2 May 2024 • Alums Vincent '83 Endows Scholarship By COLIN SPENCER '19

Life-changing experience paves the way to support students. 

Hobart and William Smith provided a transformational educational experience for President of Talladega College and former HWS president Gregory J. Vincent ’83. Through a new endowed scholarship, Vincent is ensuring that students today and in the future will have that same experience.

“Hobart and William Smith invests in people,” says Vincent. “It did that for me and I want to pay it forward and help do that for others. I don’t want cost to prevent that right student from coming here.”

The $150,000 Dr. Gregory J. Vincent Endowed Scholarship will be awarded annually to a rising senior who was recognized as an Alger Adams Scholar in their junior year or is a first generation student. Alger Adams Scholars are students of color who have a cumulative GPA of 3.3 or higher. 

The scholarship will receive a 50 percent match through the Anderton Impact Challenge for Scholarship and Financial Aid. To reach its $3 million goal, the Anderton Challenge offers a 50 percent match to alums and friends 60 years and older who join the Wheeler Society with a planned gift of $100,000 or more.

Vincent grew up in New York City, a grandson of Carribbean immigrants and son of first generation college graduates, and attended the Bronx High School of Science. He made a church home at St. Phillip's Episcopal Church in Harlem, where his faith first started.

He arrived in Geneva as a young first-year at 17 years old and over the following four years built relationships on campus that would profoundly shape his future. He found friends like Michael Rawlins ’80, P’16, who not only modeled leadership but was also gracious, welcoming and “just took the time to get to know you,” says Vincent. 

Friendships with talented William Smith students who were politically engaged and who excelled academically and athletically made Vincent “a better man” and later, a “better father.”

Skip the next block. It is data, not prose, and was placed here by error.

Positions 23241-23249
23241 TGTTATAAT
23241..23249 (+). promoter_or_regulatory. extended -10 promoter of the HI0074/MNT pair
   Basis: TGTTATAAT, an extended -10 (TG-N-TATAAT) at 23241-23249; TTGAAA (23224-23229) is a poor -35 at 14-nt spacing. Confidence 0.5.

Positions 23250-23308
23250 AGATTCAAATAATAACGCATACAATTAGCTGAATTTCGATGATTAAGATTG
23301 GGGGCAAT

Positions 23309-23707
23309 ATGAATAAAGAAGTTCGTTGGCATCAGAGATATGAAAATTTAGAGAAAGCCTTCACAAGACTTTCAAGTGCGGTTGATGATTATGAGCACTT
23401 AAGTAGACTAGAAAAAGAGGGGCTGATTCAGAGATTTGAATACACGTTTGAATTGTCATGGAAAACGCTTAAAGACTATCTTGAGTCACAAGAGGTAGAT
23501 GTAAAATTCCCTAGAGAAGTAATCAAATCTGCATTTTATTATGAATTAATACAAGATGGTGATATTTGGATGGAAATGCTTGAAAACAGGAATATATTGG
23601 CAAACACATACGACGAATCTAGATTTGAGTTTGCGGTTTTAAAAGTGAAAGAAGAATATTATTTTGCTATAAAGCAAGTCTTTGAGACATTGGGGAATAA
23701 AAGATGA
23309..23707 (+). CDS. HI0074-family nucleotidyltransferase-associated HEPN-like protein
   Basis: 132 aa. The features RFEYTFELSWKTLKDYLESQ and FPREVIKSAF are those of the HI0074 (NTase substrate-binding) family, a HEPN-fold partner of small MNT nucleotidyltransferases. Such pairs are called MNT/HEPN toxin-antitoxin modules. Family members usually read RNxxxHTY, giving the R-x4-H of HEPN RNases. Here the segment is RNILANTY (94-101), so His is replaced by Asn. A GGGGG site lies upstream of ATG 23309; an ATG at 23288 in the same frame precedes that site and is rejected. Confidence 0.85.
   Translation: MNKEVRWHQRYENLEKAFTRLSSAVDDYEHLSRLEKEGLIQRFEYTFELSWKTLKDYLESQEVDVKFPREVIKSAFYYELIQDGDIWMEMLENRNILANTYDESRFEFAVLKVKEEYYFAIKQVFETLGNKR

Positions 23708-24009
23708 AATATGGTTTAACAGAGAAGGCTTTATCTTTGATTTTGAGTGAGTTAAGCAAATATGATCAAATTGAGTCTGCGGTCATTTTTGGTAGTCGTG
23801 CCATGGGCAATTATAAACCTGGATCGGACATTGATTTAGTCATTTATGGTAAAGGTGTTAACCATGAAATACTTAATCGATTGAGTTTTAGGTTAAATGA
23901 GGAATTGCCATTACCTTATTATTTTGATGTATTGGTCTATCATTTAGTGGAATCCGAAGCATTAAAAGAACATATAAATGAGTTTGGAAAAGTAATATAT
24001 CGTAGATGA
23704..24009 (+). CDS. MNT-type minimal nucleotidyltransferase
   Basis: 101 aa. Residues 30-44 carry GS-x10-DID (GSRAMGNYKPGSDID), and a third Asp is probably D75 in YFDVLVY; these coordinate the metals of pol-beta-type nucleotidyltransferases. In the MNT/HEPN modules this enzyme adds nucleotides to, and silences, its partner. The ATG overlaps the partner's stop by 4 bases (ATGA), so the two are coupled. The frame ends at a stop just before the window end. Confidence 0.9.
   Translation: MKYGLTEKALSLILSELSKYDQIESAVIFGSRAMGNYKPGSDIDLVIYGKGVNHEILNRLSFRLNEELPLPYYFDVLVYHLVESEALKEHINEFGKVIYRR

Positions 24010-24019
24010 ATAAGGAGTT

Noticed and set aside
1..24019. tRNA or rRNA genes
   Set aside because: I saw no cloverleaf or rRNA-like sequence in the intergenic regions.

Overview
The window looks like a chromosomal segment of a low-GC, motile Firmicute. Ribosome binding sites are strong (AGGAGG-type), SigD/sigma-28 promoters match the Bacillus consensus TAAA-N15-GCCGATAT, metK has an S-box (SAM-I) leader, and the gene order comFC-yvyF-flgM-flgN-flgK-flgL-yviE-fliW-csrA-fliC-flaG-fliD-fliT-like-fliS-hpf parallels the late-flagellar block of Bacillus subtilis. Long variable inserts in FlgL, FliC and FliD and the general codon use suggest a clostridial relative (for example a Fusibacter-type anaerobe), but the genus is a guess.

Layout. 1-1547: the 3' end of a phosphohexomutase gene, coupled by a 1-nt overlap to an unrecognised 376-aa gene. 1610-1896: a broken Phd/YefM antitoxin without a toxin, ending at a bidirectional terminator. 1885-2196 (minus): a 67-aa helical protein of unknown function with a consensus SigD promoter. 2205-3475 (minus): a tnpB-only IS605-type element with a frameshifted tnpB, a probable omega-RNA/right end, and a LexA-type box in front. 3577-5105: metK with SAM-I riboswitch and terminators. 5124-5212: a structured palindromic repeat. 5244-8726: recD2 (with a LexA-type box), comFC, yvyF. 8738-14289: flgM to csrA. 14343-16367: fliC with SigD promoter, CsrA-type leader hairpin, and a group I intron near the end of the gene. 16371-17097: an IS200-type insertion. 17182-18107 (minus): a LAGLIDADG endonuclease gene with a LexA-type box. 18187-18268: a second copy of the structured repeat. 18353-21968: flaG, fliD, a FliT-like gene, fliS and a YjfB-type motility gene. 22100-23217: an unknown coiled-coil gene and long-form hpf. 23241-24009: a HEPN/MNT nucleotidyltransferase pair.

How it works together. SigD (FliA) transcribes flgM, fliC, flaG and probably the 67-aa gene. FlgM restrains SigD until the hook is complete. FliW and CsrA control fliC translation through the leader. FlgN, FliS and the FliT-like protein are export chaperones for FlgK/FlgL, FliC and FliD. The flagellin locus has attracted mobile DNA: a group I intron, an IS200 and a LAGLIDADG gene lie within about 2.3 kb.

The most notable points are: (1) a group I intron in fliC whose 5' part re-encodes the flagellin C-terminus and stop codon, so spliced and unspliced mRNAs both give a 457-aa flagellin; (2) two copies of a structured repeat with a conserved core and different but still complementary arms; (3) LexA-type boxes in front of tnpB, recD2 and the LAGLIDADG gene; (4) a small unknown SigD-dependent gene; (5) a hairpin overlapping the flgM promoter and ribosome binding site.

Personal connections with his advisers, Professor Emeritus of History Walter Ralls and Professor Emeritus of Economics Christopher Gunn, helped push him forward intellectually. “They were tough in that they were exacting and always believed I could excel,” says Vincent. They would later write letters of recommendation to the Ohio State University Moritz College of Law as Vincent pursued his career as a civil rights attorney.

Vincent also established a close connection to then Hobart Dean Clarence E. Butler L.H.D. ’06. The two bonded over their Episcopalian faith, and over dinner, would discuss ethics and what it meant to be a good man. 

As a student, Vincent was a residential adviser and a member of Hobart Student Government and the Hobart cross country, track and basketball teams. Following his graduation with bachelor’s degrees in history and economics, he earned a J.D. from Ohio State and a doctorate from the University of Pennsylvania. 

He has been a frequent contributor to Hobart and William Smith, donating to the Statesmen Athletic Association, the Annual Fund and for the renovations and expansion of the Adams Intercultural Center. Recently, he presented the inaugural Dr. Gregory J. Vincent Leadership Service Award to Delores Amponsah '25. 

Vincent is also a member of the Wheeler Society. Established at HWS in 1989, the Wheeler Society encourages those who wish to leave a lasting legacy on campus to do so through thoughtful planned giving. 

He was awarded an Alumni Citation in 2023 for his service and contributions to Hobart College. 

In April 2022, Vincent was named the 21st President of Talladega College, Alabama’s oldest private and historically black liberal arts college. An acclaimed civil rights attorney, he is a national expert on civil rights, social justice and campus culture. His work explores issues of educational equity and access, as well as diversity in higher education and engagement between communities and universities.

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Following his tenure as President of Hobart and William Smith, Vincent led Sigma Pi Phi Fraternity (The Boulé) — the nation’s oldest, Black, Greek-lettered organization — as the 48th Grand Sire Archon (CEO and Chairman). He later served as the Executive Director of the University of Kentucky Civil Rights and Education Initiative in collaboration with the NAACP. He was also a professor at the UK Department of Educational Policy Studies and Evaluation.

Previously, Vincent was the Vice President for Diversity and Community Engagement, W.K. Kellogg Professor of Community College Leadership and Professor of Law at the University of Texas at Austin. Prior to his career in education, he served as the assistant attorney general in the Office of the Ohio Attorney General.